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Behaviorism. B. F. Skinner. B.F. Skinner (1904-1990). B. F. Skinner (1904-1990) Skinner ’ s life and his understanding of life Predetermined, lawful, and orderly A product of past reinforcements 1925: Hamilton College (NY): degree in English, no courses in psychology

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B. F. Skinner

B. F. Skinner


Skinner’s life and his understanding of life Predetermined, lawful, and orderly

A product of past reinforcements

1925: Hamilton College (NY): degree in English, no courses in psychology

Read about Pavlov’s and Watson’s experimental work

1931: Ph.D. from Harvard

B. F. Skinner

Dissertation: a reflex is a correlation between

S and R

1938: The Behavior of Organisms

1953: Science and Human Behavior

1990: Vigorously attacked the growth of cognitive


1990 (final article): "Can Psychology Be a Science

of Mind?"

B. F. Skinner

Dealt only with observable behavior

The task of scientific inquiry:

To establish functional relationships between experimenter-controlled stimulus and organism’s response

No presumptions about internal entities - The "empty organism" approach

B. F. Skinner
  • Single subject design
  • Large numbers of subjects not necessary
  • Statistical comparisons of group means not necessary
  • A single subject provides valid and replicable results
  • Requires "sufficient" data collected under well-controlled experimental conditions
  • Statistics obscure individual responses and
  • differences
Classical conditioning

Watson, Pavlov - Respondent behavior: elicited by specific observable stimulus

B. F. Skinner

Operant behavior: occurs without an observable external stimulus

Operates on the organism’s environment

The behavior is instrumental in securing a stimulus more representative of everyday learning

B. F. Skinner

Science of behavior: Study of conditioning and extinction of operants

Dependent variable in the "Skinner box": rate of response

Law of acquisition

key variable: reinforcement

practice provides opportunities for

additional reinforcement

pigeon guided missile
Pigeon Guided Missile
  • The US Navy required a weapon effective against the German battleships.
  • The size of the primitive guidance systems available rendered any weapon ineffective.
  • Pigeon was potentially an extremely simple and effective solution
  • The project centered around dividing the nose cone of a missile into three compartments, and encasing a pigeon in each.
  • The compartments for each had a video image of what was in front of them, and the pigeons would peck toward the object, thereby directing the missile.
  • Skinner:"our problem was no one would take us seriously.“ Few people would trust a pigeon to guide a missile no matter how reliable it proved.
skinner s theory

Skinner’s Theory

“All we need to know in order to describe and explain behavior is this: actions followed by good outcomes are likely to recur , and actions followed by bad outcomes are less likely to recur.” (Skinner, 1953)

central human motive in skinner s theory

Central Human Motive in Skinner’s Theory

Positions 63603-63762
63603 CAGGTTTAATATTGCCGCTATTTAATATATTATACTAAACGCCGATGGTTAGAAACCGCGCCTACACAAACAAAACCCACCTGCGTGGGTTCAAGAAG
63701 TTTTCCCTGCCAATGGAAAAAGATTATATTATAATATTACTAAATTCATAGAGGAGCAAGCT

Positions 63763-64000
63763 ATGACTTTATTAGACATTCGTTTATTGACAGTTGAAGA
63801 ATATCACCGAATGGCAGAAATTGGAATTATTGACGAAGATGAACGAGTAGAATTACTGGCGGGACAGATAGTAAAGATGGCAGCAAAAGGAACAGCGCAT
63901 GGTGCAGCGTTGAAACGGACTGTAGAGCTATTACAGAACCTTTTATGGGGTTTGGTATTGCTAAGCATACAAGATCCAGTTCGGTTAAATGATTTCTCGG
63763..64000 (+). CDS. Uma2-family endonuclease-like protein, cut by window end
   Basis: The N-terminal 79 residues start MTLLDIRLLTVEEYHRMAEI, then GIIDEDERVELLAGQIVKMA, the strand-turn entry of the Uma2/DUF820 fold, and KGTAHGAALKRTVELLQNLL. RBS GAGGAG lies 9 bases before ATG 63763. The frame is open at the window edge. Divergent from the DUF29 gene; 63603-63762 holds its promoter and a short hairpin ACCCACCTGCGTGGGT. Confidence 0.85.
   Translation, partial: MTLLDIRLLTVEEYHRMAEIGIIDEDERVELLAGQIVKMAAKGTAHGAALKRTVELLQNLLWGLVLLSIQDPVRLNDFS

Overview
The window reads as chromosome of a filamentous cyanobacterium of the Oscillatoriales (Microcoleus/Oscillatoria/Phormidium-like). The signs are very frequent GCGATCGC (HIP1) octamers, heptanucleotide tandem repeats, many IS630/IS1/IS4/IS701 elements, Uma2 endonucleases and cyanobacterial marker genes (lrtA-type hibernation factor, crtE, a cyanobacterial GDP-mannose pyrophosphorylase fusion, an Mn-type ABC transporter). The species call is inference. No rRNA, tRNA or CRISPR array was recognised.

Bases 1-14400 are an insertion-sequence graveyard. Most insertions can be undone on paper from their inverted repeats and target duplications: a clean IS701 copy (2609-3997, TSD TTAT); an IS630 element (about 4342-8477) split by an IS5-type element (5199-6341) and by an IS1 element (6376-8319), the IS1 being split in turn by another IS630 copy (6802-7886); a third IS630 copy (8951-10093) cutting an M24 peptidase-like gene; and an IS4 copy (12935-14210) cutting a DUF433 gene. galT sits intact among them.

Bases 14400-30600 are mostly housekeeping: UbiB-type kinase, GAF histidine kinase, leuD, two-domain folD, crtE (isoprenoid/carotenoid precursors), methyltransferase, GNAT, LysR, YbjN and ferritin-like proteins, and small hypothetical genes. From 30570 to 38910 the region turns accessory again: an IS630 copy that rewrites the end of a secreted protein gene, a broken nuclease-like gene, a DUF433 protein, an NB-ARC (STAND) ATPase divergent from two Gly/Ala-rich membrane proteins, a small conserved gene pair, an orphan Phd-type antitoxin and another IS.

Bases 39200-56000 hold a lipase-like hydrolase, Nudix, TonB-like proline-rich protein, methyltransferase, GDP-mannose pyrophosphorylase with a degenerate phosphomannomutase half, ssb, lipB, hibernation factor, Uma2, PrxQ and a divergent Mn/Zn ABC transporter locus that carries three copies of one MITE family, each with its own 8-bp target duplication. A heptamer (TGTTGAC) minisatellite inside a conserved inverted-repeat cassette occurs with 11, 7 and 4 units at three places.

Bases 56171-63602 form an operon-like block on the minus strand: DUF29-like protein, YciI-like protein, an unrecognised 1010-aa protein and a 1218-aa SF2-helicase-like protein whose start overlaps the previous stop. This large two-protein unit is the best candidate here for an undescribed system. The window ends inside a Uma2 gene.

Environmental consequences shape behavior

law of effect

Behavior Better state Increased

of affairs probability of behavior occurring again

Behavior Worse state Decreased

of affairs probability of behavior occurring again

Behavior A

Behavior B

Behavior C Better state Behavior C

Behavior D of affairs emerges as the

Behavior E most probable

operant conditioning techniques
  • POSITIVE REINFORCEMENT = increasing a behavior by administering a reward
  • NEGATIVE REINFORCEMENT = increasing a behavior by removing an aversive stimulus when a behavior occurs
  • PUNISHMENT = decreasing a behavior by administering an aversive stimulus following a behavior OR by removing a positive stimulus
  • EXTINCTION = decreasing a behavior by not rewarding it
B. F. Skinner

Research foci

Role of punishment in response acquisition

Schedules of reinforcement

Extinction of operants

Secondary reinforcement


Subjects included humans as well as animals

B. F. Skinner

Schedules of reinforcement

Reinforcement is necessary in operant behavior

Reinforcement schedules


fixed and variable

ratio and interval

schedules of reinforcement
  • Interval schedules: reinforcement occurs after a certain amount of time has passed
  • Fixed Interval = reinforcement is presented after a fixed amount of time
  • Variable Interval = reinforcement is delivered on a random/variable time schedule
  • Ratio schedules: reinforcement occurs after a certain number of responses
  • Fixed Ratio = reinforcement presented after a fixed # of responses
  • Variable Ratio = reinforcement delivery is variable but based on an overall average # of responses
limited effects of punishment
  • Punishment does not teach appropriate behaviors
  • Must be delivered immediately & consistently
  • May result in negative side effects
  • Undesirable behaviors may be learned through modeling (aggression)
  • May create negative emotions (anxiety & fear)
B. F. Skinner

Criticisms of Skinner’s behaviorism

His extreme positivism

His opposition to theory

His willingness to extrapolate beyond the data

The narrow range of behavior studied

Problem of instinctive drift

His position on verbal behavior

B. F. Skinner

Contributions of Skinner’s behaviorism

Shaped American psychology for 30 years

His goal: the improvement of society

Stength and ramifications of his radical behaviorism